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Artful Rainwater Design

Author: Stuart Echols
Publisher: Island Press
ISBN: 1610912667
Size: 23.31 MB
Format: PDF
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Artful Rainwater Design has three main parts: first, the book outlines five amenity-focused goals that might be highlighted in a project: education, recreation, safety, public relations, and aesthetic appeal. Next, it focuses on techniques for ecologically sustainable stormwater management that complement the amenity goals. Finally, it features diverse case studies that show how designers around the country are implementing principles of artful rainwater design.

Landscapes Of Change

Author: Roxi Thoren
Publisher: Timber Press
ISBN: 160469386X
Size: 30.63 MB
Format: PDF, ePub
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Landscape architecture projects have always begun with the site. As the practice of landscape architecture has changed so have the types of sites that designers are taking on. Projects now have to help connect neighborhoods, manage stormwater, cool urban centers, and provide wildlife habitats. In Landscapes of Change, Roxi Thoren, associate professor at the University of Oregon, examines how these new types of sites drive the design process and result in innovative and groundbreaking work that serve the needs of a wide variety of users. With twenty-six case studies from around the world, the book explores how the site can serve as the design generator, describing each project through the physical, material, ecological, and cultural processes that have shaped the site historically and continue to shape the current projects. Case studies include Queens Plaza in Queens, New York; the Buffalo Bayou Promenade in Houston, Texas; and the Jaffa Landfill Park in Tel Aviv, Israel.

Creating Rain Gardens

Author: Apryl Uncapher
Publisher: Timber Press
ISBN: 1604693975
Size: 75.23 MB
Format: PDF, Docs
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Homeowners spend hundreds of dollars watering their yard, but there is an easy way to save money and resources—rain gardening. But what is it? As simple as collecting rain to reuse in front and backyards. Creating Rain Gardens is a comprehensive book for the DIY-er, covering everything from rain barrels to simple living roofs, permeable patios, and other low-tech affordable ways to save water in the garden. Water conservation experts Cleo Woelfle-Erskine and Apryl Uncapher walk homeowners through the process, with step-by-step instructions for designing and building swales, French drains, rain gardens, and ephemeral ponds—the building blocks of rain-catching gardens. From soil preparation, planting, troubleshooting, and maintenance, to selecting palettes of water-loving plants that provide four-season interest and a habitat for wildlife, Creating Rain Gardens covers everything a gardener needs to create a beautiful rain garden at home.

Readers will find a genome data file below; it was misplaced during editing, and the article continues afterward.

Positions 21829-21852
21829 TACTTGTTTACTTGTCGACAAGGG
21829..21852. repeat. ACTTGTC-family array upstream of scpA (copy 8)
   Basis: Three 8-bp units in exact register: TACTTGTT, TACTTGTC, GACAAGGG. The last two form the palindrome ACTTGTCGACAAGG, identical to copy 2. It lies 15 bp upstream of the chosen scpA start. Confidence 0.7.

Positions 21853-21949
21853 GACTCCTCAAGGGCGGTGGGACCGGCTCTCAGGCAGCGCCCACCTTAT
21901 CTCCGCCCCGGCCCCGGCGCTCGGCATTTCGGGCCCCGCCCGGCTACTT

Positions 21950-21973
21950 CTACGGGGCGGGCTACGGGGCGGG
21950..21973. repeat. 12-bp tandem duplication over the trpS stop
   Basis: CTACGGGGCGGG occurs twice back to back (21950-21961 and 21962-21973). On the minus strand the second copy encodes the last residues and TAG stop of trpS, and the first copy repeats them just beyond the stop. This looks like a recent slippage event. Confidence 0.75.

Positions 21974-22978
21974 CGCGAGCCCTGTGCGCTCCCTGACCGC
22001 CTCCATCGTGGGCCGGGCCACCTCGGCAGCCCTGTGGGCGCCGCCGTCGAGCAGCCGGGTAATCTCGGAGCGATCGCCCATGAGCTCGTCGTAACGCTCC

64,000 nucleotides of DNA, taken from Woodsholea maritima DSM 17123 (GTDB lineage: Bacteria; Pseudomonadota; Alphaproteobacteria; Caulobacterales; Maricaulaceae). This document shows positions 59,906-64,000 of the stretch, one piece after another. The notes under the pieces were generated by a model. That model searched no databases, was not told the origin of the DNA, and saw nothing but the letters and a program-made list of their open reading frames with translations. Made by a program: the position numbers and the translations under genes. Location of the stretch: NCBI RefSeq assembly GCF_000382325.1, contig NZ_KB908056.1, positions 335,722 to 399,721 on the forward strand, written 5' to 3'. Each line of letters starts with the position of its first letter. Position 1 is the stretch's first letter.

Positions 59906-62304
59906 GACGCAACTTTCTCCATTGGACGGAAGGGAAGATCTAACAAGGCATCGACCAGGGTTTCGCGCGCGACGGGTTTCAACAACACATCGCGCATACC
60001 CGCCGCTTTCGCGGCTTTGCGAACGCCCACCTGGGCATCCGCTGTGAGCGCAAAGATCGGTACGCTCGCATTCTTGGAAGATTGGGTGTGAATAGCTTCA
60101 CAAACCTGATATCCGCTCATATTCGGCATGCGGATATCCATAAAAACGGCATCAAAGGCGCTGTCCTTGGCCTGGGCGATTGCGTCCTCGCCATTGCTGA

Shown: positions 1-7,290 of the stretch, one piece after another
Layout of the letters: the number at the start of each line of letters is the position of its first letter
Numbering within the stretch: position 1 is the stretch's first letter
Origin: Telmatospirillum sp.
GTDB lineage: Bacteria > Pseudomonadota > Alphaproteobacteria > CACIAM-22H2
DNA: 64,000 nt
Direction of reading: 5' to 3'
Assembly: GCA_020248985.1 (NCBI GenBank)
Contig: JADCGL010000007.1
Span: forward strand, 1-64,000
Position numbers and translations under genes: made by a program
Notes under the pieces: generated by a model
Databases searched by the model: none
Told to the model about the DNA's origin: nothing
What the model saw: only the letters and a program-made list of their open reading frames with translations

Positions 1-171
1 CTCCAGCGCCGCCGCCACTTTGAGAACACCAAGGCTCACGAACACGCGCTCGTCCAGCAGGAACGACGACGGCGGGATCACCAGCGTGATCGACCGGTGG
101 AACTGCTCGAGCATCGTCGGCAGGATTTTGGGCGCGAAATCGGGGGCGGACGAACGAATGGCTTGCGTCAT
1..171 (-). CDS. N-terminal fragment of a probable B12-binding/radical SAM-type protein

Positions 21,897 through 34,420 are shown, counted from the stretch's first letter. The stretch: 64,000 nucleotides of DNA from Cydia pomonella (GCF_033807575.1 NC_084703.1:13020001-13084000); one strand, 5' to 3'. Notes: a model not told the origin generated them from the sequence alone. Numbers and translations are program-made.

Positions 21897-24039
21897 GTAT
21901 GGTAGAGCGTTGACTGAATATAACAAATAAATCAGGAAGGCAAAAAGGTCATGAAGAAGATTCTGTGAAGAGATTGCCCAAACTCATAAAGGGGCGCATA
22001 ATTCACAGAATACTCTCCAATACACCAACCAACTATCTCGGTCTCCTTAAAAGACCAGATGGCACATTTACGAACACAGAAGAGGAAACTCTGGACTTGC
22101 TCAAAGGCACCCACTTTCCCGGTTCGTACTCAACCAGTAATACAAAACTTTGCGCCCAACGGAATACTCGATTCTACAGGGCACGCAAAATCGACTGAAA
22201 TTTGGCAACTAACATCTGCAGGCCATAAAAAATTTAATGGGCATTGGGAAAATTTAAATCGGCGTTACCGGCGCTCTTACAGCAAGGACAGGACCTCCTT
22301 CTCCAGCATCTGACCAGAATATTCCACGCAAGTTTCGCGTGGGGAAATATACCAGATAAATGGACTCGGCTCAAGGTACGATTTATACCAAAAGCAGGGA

Sustainable Stormwater Management

Author: Tom Liptan
Publisher: Timber Press
ISBN: 1604694866
Size: 71.69 MB
Format: PDF, ePub, Docs
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Sustainable Stormwater Management is a comprehensive guide to planning, designing, and installing stormwater management systems. It is an essential addition to the libraries of landscape architects, engineers, and urban planners.

Rain Gardens

Author: Lynn M. Steiner
Publisher: Voyageur Press
ISBN: 1610597850
Size: 76.70 MB
Format: PDF, Mobi
View: 904
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Rain gardens are at the forefront of the green revolution. This environmentally friendly landscaping captures rainwater runoff rather than redirecting it into storm drains. The result is less erosion, less water pollution, and a beautiful, low-maintenance, sustainable garden. This is the first rain garden handbook for the backyard home gardener. Co-authors Robert Domm and Lynn Steiner draw on hands-on experience to help homeowners build beautiful rain gardens in their own yards. Illustrated with color photography, this instructive book offers specific advice about planning, building, planting, and maintaining your garden. Learn about city grants, how to calculate runoff, rain barrels, attracting wildlife, gray water recycling, and much more.

Melodramatic Landscapes

Author: Heath Schenker
Publisher:
ISBN: 9780813928425
Size: 70.38 MB
Format: PDF
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During the nineteenth century, large, naturalistic urban parks began to appear in cities around the world. These parks, as Melodramatic Landscapes engagingly demonstrates, offered the opportunity for visitors to assert their social status in performances suited to the theatrical age in which they flourished. How and why did prototypical park landscapes— characterized by groves of trees, expanses of mowed meadow, man-made lakes artfully designed to emulate their natural counterparts, and meandering paths— become the norm in the midst of modernizing industrial cities? Focusing on iconic parks in Paris, New York, and Mexico City, Heath Schenker explores the cultural and social meanings embedded in these elaborate stage sets. Schenker teases out the goals and ambitions of park proponents and describes the singular ways in which the public received and used the parks in each city. The book showcases some of the trademark features of these parks, ranging from the soaring, rocky cliffs of Buttes-Chaumont in Paris to the mythic Aztec springs of Chapultepec Park in Mexico City to the secluded Dairy in Central Park. Drawing on a wealth of historical sources, including original plans and drawings, descriptions in guidebooks, newspaper articles, and even representations in novels, Schenker reveals how civic leaders adapted the park ideal to serve their particular political, social, and economic agendas. The narrative boasts a number of first-person accounts by nineteenth-century visitors, populating the picturesque scenery with a lively cast of characters worthy of the age of melodrama.